Buster Keaton: A Filmmaker's Life by James Curtis:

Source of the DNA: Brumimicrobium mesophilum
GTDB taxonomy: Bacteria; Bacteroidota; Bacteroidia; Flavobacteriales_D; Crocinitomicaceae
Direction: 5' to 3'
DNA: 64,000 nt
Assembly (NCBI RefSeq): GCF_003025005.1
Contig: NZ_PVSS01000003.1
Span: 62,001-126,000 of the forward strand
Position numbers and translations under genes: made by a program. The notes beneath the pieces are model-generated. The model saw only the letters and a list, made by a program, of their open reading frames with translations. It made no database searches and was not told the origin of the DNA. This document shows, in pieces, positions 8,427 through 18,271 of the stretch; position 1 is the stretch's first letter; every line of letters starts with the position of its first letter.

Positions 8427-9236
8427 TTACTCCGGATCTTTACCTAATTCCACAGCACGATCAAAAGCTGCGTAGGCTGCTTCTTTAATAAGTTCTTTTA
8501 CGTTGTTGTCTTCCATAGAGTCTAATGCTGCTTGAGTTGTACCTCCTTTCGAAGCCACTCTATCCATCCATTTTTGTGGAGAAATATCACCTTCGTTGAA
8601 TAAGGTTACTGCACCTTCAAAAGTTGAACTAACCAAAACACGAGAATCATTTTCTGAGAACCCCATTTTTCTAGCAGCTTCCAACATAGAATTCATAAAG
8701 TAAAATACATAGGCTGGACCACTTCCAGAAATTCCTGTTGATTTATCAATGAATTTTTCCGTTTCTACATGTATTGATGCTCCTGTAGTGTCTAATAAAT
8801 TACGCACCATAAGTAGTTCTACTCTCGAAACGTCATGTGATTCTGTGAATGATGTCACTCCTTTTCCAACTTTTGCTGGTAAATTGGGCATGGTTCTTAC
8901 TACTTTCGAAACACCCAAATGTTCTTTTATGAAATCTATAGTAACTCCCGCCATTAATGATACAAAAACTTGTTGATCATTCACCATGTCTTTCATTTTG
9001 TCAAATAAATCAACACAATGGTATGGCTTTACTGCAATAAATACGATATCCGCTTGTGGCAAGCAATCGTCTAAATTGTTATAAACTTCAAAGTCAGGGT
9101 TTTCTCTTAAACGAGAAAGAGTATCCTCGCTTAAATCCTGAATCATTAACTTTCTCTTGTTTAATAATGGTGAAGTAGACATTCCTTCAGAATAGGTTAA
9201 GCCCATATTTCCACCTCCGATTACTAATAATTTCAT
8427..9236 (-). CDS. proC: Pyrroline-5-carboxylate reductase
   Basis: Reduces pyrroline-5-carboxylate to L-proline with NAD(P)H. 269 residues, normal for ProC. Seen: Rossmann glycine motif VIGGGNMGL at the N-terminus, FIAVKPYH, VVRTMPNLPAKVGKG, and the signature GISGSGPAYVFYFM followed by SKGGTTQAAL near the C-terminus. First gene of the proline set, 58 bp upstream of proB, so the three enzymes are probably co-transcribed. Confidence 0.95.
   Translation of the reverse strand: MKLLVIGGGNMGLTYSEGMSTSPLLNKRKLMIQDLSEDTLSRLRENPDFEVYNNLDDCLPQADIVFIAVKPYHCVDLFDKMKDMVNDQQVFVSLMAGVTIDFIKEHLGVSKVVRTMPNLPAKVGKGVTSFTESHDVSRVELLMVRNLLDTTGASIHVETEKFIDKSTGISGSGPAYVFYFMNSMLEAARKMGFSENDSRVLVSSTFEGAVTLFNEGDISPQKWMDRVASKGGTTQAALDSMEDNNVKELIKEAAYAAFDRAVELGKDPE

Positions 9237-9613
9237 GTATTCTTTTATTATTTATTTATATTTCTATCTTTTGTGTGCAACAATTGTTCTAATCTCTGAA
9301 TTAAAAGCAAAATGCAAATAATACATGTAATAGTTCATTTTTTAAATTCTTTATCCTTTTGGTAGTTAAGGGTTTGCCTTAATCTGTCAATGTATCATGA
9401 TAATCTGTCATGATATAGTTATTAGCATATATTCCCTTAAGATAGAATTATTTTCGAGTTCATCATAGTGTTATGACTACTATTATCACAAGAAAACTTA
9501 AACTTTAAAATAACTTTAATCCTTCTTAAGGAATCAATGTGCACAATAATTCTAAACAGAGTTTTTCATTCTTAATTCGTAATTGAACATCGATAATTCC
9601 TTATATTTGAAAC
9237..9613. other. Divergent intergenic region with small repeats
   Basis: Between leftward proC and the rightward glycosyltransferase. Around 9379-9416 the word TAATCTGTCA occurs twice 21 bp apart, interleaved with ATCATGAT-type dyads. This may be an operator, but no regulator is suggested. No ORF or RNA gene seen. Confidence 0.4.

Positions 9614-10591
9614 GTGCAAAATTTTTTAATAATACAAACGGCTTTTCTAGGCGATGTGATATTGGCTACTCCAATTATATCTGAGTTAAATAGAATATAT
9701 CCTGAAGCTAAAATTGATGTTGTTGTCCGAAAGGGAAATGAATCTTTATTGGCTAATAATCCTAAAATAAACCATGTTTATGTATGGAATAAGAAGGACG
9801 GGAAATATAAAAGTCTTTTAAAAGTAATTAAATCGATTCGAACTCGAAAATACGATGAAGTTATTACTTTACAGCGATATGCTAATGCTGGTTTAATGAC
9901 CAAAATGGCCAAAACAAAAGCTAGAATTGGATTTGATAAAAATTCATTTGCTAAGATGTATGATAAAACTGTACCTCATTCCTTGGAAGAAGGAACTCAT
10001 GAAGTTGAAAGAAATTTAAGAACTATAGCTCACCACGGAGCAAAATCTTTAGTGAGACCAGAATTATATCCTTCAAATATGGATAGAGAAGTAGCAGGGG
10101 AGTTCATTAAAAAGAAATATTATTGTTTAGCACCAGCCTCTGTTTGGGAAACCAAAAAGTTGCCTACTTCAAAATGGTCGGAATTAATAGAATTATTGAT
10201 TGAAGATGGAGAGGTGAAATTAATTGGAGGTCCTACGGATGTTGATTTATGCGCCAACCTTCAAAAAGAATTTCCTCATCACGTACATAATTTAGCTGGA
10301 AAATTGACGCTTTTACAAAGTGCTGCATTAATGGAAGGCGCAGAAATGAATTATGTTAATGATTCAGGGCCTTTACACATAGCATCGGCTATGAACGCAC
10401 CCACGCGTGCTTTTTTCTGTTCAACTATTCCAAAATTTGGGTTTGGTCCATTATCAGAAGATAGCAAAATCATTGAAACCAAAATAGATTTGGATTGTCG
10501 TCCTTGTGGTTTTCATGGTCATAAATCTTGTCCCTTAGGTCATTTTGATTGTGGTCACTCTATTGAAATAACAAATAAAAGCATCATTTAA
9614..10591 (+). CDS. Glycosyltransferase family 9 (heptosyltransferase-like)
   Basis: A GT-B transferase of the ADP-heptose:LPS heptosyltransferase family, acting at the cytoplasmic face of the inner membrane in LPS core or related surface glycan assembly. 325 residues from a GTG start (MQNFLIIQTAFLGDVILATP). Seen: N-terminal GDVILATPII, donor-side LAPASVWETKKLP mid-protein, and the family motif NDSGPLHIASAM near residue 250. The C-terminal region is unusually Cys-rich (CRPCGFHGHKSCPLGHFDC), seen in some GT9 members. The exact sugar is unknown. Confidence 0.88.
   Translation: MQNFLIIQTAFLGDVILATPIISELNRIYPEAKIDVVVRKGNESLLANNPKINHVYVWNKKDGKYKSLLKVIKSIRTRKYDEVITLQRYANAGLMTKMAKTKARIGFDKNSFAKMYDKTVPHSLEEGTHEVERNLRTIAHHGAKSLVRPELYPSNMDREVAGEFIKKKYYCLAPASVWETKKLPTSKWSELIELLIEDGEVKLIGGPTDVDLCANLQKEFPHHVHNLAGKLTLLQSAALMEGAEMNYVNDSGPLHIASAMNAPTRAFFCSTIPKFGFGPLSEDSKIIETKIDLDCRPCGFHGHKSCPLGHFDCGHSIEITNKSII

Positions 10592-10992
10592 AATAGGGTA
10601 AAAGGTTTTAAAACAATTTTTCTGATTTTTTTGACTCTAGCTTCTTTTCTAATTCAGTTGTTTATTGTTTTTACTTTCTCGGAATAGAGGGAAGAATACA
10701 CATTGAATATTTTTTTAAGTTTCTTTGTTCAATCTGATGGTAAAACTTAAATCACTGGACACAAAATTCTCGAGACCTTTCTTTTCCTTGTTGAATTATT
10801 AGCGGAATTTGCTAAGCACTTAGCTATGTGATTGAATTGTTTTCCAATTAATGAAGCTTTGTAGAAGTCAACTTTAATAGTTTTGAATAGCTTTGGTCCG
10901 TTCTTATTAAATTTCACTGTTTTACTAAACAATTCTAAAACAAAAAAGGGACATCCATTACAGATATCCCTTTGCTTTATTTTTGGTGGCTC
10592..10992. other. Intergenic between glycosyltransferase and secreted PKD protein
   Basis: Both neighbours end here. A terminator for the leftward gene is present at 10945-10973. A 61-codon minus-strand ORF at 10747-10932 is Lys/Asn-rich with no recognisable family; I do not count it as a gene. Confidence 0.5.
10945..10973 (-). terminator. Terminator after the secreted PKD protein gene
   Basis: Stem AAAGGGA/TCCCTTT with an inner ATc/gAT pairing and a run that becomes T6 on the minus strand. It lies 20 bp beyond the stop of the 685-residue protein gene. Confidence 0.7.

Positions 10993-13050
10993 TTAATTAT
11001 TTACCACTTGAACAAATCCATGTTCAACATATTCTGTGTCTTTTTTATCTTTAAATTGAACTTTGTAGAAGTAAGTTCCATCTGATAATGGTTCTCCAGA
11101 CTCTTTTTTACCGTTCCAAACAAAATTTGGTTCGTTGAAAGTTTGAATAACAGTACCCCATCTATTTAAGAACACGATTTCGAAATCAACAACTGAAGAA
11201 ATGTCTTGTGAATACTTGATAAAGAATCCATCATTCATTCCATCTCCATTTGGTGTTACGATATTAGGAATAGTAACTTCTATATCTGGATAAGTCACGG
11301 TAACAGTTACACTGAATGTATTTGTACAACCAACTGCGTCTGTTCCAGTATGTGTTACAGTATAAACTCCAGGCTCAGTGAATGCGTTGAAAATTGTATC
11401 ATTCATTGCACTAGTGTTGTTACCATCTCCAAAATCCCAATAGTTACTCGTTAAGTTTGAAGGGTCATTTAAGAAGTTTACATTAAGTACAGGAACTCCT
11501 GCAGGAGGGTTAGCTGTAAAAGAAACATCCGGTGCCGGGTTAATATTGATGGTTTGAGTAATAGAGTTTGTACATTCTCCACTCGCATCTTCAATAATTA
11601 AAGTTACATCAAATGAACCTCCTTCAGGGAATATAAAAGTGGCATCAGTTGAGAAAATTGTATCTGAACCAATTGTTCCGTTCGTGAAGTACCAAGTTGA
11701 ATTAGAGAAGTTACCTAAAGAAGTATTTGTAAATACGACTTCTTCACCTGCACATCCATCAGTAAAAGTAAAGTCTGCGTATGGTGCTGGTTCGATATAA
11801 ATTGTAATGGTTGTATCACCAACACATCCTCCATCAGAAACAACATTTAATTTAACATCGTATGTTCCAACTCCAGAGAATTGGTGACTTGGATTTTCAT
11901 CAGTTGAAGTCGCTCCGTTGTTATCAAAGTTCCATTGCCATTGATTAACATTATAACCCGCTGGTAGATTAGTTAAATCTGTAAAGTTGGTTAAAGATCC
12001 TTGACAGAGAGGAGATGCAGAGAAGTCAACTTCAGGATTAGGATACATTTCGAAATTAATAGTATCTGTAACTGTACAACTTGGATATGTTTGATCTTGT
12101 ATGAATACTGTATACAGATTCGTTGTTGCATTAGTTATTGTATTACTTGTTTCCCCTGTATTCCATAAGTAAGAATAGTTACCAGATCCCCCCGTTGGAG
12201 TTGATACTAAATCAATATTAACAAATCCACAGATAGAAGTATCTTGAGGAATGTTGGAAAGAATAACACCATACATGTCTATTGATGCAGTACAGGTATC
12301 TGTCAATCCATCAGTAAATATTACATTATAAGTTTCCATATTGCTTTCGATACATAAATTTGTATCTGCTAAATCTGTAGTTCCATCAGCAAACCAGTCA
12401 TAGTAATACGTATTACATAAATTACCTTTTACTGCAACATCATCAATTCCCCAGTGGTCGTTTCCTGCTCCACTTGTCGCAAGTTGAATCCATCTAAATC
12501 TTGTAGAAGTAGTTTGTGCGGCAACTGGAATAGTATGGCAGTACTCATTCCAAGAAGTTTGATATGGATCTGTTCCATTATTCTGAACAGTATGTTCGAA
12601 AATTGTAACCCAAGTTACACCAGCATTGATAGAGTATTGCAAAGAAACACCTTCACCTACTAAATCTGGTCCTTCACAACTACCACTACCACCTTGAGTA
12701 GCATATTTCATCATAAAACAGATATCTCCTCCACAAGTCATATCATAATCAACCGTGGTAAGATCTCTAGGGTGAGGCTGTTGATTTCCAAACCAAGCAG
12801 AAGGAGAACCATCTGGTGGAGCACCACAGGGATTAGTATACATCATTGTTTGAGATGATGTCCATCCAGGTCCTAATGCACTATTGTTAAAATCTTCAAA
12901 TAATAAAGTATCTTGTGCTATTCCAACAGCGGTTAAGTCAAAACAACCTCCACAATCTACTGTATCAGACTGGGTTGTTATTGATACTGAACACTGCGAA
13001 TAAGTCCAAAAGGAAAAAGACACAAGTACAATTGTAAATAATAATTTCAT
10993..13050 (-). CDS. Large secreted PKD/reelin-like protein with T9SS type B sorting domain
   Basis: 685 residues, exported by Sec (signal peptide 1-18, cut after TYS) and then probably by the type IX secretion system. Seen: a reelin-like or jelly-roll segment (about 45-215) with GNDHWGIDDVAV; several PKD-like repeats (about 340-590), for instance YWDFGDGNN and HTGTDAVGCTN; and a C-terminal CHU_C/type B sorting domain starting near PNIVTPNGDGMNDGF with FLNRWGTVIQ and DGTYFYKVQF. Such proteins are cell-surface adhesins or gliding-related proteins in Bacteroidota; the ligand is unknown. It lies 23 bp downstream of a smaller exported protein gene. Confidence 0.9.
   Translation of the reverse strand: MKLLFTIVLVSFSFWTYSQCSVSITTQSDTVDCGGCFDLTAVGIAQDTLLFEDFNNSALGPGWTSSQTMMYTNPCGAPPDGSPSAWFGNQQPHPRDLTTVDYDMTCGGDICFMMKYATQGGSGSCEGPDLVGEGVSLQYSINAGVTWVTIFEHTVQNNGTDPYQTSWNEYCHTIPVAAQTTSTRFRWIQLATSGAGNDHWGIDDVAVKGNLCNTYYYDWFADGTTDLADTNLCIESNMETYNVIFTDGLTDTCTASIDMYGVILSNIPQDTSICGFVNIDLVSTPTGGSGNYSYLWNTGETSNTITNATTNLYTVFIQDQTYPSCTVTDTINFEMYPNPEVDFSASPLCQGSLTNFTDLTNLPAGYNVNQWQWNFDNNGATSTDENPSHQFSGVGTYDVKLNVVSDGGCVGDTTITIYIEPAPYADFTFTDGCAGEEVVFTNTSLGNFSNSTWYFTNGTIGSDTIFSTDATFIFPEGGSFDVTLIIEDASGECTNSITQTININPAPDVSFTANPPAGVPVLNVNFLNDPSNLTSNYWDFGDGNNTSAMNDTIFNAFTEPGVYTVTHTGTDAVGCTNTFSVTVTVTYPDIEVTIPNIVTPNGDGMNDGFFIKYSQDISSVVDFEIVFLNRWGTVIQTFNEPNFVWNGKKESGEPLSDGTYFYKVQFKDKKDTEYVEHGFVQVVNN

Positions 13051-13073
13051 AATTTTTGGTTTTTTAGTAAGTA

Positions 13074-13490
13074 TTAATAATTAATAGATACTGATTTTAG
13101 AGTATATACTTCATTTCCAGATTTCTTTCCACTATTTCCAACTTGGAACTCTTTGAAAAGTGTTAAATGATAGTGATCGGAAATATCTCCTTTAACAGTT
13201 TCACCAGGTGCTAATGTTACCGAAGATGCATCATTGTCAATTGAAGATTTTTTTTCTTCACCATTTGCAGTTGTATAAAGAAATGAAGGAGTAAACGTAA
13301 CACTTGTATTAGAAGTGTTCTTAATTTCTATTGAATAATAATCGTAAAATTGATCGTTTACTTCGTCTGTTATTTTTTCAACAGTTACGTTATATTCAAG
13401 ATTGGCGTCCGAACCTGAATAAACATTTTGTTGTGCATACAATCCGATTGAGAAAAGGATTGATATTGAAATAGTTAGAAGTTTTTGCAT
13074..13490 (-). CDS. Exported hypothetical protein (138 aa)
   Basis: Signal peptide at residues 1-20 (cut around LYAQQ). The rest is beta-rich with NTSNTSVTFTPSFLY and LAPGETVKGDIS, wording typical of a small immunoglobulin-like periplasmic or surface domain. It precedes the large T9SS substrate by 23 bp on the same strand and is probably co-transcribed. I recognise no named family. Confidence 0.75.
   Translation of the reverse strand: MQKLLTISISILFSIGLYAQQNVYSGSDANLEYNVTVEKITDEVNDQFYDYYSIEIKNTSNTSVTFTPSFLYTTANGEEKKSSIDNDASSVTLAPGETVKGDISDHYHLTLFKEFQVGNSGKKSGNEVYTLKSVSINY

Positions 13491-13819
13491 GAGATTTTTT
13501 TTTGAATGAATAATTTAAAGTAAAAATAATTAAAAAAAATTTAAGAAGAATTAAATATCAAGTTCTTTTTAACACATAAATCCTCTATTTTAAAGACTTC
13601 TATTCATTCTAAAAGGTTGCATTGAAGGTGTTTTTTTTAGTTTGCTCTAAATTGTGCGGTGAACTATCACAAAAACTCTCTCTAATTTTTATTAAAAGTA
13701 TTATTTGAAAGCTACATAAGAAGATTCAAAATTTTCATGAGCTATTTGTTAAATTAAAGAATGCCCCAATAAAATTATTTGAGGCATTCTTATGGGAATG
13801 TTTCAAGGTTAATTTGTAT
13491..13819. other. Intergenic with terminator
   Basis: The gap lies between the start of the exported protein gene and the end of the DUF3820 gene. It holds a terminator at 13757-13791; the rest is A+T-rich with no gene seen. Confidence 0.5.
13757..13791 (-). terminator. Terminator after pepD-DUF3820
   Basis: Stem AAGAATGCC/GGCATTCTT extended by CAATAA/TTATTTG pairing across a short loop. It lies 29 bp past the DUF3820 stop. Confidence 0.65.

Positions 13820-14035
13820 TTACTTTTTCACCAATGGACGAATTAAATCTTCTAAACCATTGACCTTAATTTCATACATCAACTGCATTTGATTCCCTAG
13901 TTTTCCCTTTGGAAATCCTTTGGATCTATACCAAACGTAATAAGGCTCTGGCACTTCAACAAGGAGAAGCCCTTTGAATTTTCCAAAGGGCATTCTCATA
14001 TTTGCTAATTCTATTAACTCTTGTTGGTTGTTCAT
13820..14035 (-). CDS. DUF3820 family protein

There are no accounts of Buster’s final day on the Keaton studio grounds, the place where he made eighteen two-reelers and ten features over a period of seven years. If he walked around the compact lot, he would have seen standing sets dating back five years or more, buildings and storefronts and the variegated fence surrounding it all. The great stage where Joe Roberts so affectingly played his final scenes. The laboratory where all the exposed negative was processed, the chemical smells still lingering in the air. The old studio barn, the administration building where Lou Anger had his office and where payroll was made and extras and day workers were processed. Gabe Gabourie’s workshop, where seemingly anything could be fabricated on a moment’s notice. He may even have paused at the plot of land where Captain was buried. And if he walked past the studio’s row of dressing rooms he would have remembered that none of the doors were numbered but rather that each was named for one of the extraordinary comedies he made as an independent. Reading down the line were The Blacksmith, Convict 13, The Scarecrow, The Haunted House, The High Sign, Hard Luck, The Play House, The Goat, The Paleface, and The Boat.
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